After a full year of work in their capstone engineering course, the MARS (Marquette Aerospace and Robotic Systems) senior design team traveled to Florida this May to test their lunar mining robot at NASA’s Kennedy Space Center.
As part of NASA’s LUNABOTICS Robotic Mining Competition, the team designed and built a robot to excavate lunar material in a simulated lunar surface arena alongside dozens of other engineering teams, including those from Purdue University, University of Alabama, Texas A&M, University of Illinois Urbana-Champaign, San Diego State University and Iowa State University, among others.
After NASA deliberated on scoring and outlined detailed feedback, the team received their final scores this July: they placed third out of 71 participating teams. The team was also awarded third place in the Best Systems Engineering Paper category.
Advised by Dr. Phil Voglewede, associate professor of mechanical engineering, the team comprised 10 Marquette engineers with majors including mechanical engineering, computer engineering and electrical engineering.
“I was extremely impressed with our students and how they handled themselves at NASA,” Voglewede says. “I’m thrilled with the outcome and inspired by what our students were able to accomplish this year.”
With their work culminating at the on-site competition, teams were assessed on the amount of icy regolith collected, written deliverables, a presentation to NASA and a public outreach project. In an arena consisting of an upper layer of simulated BP-1 and a lower layer of simulated icy regolith, robots were challenged to navigate to, dig up and deposit materials into a designated collection bin.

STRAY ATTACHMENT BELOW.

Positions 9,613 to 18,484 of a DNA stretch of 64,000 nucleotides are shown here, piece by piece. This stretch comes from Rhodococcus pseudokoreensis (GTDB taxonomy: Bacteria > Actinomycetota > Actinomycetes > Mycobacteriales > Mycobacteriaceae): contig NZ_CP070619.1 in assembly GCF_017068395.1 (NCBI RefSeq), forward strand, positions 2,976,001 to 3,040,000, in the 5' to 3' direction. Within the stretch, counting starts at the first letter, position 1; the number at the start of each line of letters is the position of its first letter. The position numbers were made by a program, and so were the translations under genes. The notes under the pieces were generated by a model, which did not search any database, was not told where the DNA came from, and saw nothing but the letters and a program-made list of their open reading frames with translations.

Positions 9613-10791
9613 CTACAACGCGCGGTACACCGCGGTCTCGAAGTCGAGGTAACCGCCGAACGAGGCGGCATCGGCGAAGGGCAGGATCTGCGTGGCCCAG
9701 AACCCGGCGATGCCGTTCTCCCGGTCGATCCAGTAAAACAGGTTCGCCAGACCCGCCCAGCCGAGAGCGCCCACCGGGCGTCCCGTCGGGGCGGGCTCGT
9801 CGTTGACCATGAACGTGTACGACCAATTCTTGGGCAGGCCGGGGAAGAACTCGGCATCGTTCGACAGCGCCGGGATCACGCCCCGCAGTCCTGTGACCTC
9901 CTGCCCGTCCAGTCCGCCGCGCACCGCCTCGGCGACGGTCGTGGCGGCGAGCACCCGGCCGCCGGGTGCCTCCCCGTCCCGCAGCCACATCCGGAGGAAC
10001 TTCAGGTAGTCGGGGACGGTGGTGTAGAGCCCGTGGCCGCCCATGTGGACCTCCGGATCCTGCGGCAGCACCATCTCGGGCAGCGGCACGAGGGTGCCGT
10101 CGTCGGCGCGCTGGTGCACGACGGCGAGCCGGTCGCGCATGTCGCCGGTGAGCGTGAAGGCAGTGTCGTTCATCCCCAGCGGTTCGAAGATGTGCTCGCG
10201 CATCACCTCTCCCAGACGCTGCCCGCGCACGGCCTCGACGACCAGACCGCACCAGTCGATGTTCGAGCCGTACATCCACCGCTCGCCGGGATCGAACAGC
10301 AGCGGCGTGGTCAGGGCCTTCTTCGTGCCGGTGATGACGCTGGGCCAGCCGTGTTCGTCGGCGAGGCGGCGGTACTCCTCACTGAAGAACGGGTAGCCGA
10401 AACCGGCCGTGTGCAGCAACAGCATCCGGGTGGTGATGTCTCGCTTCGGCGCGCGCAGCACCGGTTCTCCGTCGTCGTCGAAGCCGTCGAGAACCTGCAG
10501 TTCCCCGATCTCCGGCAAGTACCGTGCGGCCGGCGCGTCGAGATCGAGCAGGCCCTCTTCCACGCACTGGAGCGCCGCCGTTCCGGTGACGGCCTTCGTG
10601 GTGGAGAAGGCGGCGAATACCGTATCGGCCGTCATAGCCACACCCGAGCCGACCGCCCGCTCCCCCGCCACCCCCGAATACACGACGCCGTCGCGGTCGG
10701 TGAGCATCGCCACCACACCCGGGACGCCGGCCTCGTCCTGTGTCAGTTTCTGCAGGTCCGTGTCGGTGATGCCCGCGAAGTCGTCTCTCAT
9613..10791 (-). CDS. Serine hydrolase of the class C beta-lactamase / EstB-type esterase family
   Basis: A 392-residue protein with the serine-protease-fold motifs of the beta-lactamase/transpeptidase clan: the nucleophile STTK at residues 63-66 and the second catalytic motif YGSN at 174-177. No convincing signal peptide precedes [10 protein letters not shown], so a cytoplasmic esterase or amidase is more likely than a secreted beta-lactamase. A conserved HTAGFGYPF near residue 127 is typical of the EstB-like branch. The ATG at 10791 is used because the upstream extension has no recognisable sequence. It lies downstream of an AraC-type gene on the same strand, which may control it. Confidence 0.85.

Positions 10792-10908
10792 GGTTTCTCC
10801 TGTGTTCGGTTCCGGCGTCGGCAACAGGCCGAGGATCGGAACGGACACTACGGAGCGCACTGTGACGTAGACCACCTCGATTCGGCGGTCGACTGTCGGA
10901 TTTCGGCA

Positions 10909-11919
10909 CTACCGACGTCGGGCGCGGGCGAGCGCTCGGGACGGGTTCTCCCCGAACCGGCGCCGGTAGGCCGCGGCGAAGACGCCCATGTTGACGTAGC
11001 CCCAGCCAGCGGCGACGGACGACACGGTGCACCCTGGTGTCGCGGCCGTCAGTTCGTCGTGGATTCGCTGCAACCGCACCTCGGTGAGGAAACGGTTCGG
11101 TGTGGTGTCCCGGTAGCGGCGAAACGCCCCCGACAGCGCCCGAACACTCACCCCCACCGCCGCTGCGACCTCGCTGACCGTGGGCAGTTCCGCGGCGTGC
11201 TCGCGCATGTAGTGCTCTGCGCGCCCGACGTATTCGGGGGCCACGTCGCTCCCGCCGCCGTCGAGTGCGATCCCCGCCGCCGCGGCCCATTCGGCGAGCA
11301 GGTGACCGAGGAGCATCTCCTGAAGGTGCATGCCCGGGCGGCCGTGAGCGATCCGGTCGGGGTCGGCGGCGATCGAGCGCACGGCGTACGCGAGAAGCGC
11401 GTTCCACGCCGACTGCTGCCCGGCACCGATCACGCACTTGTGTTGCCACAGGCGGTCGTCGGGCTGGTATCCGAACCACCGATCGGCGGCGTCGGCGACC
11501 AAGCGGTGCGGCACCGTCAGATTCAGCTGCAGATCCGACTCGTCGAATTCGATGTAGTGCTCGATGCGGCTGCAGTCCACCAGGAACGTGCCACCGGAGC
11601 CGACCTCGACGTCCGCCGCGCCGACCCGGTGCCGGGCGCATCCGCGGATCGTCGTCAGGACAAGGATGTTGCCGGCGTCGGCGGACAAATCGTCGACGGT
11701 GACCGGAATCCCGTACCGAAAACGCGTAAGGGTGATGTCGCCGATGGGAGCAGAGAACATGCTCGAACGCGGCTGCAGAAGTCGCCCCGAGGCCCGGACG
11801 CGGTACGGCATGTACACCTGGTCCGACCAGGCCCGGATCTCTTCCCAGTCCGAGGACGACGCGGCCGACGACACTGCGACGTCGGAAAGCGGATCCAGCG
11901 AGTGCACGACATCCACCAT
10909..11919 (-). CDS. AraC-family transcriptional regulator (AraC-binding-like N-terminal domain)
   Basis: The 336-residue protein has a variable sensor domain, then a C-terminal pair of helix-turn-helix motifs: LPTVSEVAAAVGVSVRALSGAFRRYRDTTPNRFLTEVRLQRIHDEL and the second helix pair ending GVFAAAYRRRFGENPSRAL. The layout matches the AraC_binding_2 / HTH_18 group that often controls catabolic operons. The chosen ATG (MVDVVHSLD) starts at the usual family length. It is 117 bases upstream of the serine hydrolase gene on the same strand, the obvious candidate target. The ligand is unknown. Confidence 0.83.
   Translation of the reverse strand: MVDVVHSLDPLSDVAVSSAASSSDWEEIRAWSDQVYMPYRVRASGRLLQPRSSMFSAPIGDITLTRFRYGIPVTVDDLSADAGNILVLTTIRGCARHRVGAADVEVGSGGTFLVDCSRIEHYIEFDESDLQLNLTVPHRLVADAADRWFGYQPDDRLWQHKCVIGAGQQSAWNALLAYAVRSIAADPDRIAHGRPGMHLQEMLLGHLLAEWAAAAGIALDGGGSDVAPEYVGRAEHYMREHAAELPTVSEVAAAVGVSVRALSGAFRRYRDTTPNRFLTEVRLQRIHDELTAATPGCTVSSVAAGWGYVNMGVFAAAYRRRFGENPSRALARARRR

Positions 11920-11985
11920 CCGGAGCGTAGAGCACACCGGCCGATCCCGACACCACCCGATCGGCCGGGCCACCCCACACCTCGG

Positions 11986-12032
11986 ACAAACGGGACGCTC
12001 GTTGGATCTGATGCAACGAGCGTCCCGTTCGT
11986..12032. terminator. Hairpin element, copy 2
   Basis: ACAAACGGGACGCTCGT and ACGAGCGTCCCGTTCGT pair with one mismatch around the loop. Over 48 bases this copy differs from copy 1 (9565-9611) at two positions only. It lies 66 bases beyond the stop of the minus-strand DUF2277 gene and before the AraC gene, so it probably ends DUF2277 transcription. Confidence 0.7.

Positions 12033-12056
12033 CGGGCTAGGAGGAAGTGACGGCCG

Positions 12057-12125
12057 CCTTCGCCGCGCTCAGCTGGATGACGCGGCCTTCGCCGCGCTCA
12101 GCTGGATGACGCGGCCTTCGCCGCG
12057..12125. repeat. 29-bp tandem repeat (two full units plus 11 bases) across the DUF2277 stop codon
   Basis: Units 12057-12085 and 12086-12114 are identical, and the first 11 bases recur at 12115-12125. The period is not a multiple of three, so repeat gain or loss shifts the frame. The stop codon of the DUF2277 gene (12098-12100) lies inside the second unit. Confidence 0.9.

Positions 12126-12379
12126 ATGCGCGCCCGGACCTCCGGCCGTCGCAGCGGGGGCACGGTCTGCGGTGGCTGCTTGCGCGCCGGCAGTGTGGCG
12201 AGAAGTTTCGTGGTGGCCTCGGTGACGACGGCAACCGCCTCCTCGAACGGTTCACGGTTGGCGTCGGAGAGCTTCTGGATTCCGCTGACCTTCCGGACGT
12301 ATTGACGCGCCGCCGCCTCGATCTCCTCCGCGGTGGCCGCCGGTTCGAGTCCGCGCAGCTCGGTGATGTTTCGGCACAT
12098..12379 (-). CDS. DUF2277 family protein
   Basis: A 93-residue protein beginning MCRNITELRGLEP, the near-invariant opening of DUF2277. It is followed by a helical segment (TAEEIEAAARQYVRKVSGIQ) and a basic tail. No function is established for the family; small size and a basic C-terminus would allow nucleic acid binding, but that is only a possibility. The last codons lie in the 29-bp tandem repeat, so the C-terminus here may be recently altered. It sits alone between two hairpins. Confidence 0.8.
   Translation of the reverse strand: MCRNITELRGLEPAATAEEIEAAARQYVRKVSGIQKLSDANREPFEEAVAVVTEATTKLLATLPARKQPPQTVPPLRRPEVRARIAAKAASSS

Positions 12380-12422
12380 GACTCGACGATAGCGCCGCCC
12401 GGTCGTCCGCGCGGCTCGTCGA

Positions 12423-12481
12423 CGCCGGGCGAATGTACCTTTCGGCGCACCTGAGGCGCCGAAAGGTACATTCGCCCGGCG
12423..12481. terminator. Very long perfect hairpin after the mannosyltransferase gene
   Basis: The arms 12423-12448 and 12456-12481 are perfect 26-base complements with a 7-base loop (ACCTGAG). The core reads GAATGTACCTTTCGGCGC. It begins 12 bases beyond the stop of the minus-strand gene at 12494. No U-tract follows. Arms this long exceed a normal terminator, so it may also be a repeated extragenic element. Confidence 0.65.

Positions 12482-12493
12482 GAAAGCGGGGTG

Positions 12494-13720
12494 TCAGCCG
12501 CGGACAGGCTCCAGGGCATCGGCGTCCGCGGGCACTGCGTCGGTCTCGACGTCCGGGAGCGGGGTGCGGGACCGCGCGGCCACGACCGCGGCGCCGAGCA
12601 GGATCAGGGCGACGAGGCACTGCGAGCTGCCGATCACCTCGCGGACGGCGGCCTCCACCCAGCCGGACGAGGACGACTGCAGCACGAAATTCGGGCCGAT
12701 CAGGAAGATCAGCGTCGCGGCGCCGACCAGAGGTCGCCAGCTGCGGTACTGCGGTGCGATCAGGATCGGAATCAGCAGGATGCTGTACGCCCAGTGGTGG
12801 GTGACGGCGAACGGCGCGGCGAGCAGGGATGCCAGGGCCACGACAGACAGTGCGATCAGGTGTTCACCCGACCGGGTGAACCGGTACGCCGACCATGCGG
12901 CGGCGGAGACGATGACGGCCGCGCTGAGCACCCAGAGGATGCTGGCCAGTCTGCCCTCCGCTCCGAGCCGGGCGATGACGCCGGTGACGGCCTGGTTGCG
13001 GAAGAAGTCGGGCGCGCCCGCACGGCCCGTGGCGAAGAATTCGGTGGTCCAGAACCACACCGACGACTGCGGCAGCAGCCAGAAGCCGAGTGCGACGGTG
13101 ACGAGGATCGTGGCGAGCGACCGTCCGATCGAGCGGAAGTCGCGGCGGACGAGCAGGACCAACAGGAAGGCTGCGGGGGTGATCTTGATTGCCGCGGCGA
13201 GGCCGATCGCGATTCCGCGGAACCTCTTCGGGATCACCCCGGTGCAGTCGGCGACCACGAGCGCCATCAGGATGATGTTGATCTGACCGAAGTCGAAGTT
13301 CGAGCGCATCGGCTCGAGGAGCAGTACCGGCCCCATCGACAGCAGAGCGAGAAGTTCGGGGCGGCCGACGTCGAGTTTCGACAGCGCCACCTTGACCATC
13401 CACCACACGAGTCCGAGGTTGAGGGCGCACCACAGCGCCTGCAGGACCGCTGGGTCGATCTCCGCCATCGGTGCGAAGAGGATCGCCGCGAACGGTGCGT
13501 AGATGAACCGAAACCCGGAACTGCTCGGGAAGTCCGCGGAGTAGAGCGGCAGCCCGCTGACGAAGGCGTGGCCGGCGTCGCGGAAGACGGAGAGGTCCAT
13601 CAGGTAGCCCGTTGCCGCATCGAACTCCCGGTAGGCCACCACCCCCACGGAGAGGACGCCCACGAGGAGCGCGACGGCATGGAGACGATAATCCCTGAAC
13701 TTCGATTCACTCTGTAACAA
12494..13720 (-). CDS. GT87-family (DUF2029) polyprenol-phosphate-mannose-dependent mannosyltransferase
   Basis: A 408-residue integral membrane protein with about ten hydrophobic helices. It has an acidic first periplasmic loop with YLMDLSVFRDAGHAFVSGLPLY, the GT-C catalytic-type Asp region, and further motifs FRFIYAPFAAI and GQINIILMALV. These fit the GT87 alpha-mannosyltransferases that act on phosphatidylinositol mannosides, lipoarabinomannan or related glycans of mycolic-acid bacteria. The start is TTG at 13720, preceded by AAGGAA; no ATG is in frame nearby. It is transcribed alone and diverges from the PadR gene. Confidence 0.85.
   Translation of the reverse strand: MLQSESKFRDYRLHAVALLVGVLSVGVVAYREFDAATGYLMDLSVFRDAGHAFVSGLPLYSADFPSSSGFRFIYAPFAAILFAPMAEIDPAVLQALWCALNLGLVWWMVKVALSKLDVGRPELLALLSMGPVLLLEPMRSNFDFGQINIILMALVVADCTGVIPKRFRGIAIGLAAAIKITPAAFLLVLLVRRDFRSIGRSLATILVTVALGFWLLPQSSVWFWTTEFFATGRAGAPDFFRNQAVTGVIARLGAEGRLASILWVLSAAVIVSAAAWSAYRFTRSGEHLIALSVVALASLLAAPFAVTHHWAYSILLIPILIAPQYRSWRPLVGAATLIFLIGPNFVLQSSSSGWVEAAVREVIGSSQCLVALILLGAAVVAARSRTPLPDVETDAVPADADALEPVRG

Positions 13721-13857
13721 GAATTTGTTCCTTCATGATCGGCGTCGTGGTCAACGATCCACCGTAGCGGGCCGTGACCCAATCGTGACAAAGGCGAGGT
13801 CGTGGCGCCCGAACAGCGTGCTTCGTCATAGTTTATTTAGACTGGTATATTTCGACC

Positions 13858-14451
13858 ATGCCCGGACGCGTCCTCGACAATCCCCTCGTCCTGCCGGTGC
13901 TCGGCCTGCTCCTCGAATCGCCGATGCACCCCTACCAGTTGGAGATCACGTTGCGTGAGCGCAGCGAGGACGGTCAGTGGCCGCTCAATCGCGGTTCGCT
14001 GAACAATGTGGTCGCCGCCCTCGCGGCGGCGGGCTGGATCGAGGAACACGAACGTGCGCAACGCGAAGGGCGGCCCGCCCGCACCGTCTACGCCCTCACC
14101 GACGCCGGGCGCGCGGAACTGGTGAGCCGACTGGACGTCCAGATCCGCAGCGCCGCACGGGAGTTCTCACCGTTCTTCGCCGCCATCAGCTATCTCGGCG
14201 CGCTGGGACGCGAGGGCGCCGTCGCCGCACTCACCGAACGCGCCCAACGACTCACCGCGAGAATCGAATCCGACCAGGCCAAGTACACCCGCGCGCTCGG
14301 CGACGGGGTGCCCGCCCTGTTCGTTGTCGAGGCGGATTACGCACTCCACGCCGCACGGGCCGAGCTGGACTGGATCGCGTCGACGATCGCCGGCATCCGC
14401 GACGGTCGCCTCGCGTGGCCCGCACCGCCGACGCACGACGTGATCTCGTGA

“Unlike many other capstone projects, we were required to actually manufacture and assemble a final product. Knowing that we had to go to NASA with a functioning robot was just the right amount of pressure to hold ourselves accountable to make sure the design was good and the work was done thoroughly,” Cheryl Hohl, Eng ’22, says. “We got to practice the technical and nontechnical skills of working closely with other engineers to design a complex system, being flexible and recovering from failure, and managing a big project given a short amount of time.”
With the entire team graduating just before the competition, the Opus College of Engineering is grateful for their dedication to this exciting project and for acting as incredible ambassadors of Marquette University. Their work also built off the experiences of previous Marquette teams, including the 2021 team who placed eighth overall during a virtual competition.
Hohl adds, “Our experience with this project will be extremely valuable in our careers and we are very grateful for the people and resources at Marquette and elsewhere that helped us make it happen!”
This fall, a new group of students will form the MARS senior design team to develop more solutions to meet NASA’s parameters.
The MARS team’s success is made possible by generous sponsors, including the Wisconsin Space Grant Consortium, Triangle Fraternity and Komatsu Mining Corp. The competition is a part of NASA’s Artemis Student Challenges, designed to engage and retain students in STEM fields by expanding opportunities for student research and design in the areas of science, technology, engineering, and math. The project provides a competitive environment to foster innovative ideas and solutions that potentially could be used on future NASA missions to the moon or even Mars.